HealthCommentary

Exploring Human Potential

Drawing Conclusions from Rising Preterm Birth Rates

Posted on | September 21, 2006 | No Comments

When Gro Brundtland released the WHO’s World Health Report 2000, American health leaders were shocked by the United States’ rank of 37th. That score was a composite of five marks. We did well in areas such as training, high-tech diagnostics, and elaborate specialty intervention. But we didn’t do as well when it came to the basics. It was determined that the U.S. is unable to equitably distribute resources across our population.

One area where this has become more obvious is preterm births. In 1981, 9.4% of births occurred before 37 weeks gestation. Now, the number is 30 percent higher, at 12.5%, and this percentage varies among the different races and ethnic groups. Numbers in African-Americans (17.8%), Hispanics (11.8%), and Native Americans (13.5%) are higher than those for whites (11.5%).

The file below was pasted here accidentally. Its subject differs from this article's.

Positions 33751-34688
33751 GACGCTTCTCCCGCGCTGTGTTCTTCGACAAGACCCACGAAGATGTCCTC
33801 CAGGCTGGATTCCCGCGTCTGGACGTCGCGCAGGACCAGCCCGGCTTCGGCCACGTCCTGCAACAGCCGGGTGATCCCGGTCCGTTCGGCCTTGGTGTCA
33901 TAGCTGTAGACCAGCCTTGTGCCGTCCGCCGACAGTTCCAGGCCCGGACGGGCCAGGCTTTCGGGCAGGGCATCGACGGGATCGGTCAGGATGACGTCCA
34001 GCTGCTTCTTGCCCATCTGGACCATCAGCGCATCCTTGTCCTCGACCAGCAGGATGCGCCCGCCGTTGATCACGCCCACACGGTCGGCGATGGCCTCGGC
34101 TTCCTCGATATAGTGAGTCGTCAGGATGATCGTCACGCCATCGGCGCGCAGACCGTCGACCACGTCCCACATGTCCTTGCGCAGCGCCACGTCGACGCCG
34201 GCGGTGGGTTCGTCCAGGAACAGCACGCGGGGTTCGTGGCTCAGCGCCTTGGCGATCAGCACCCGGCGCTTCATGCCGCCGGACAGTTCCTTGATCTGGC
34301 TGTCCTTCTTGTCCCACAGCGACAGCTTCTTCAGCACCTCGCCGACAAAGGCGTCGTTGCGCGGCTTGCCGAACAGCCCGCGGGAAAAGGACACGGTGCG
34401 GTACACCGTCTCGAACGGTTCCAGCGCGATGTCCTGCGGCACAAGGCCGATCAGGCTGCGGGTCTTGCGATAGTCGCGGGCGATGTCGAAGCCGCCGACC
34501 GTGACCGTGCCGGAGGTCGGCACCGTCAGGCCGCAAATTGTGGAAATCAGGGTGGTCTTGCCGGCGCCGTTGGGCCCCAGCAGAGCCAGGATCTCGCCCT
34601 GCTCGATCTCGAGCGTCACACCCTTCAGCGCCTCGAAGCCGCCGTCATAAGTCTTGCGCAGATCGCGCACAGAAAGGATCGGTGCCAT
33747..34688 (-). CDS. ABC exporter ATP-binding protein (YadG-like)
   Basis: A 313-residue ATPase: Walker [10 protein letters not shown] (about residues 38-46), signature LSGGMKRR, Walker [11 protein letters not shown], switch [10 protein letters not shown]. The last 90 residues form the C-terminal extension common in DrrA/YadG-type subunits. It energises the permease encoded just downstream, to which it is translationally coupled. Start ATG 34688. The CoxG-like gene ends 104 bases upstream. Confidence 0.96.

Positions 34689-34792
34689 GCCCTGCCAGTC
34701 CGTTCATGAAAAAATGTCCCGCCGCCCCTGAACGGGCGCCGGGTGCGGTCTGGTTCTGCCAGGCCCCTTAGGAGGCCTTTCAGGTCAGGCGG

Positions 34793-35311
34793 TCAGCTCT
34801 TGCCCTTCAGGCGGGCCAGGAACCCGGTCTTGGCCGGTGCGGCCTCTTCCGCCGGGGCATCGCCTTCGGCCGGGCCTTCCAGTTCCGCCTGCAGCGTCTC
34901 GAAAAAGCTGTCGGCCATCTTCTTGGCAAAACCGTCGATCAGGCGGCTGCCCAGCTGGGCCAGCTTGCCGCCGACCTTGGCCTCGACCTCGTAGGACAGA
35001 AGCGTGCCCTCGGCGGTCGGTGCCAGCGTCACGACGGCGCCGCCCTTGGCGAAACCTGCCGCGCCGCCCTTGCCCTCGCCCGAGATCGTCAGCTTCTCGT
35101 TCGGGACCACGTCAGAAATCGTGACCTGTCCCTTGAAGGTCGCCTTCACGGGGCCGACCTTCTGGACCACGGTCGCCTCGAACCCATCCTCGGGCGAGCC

On July 13, 2006, the IOM released a report on the issue. It acknowledges that mortality rates are down, thanks to reactive care systems, but prevention efforts are obviously not working. Premature births in the U.S. have cost society about $26 billion, or $51,600 per child, conservatively.

The Lancett also did a report on preterm births in their July 29 issue. Check it out.

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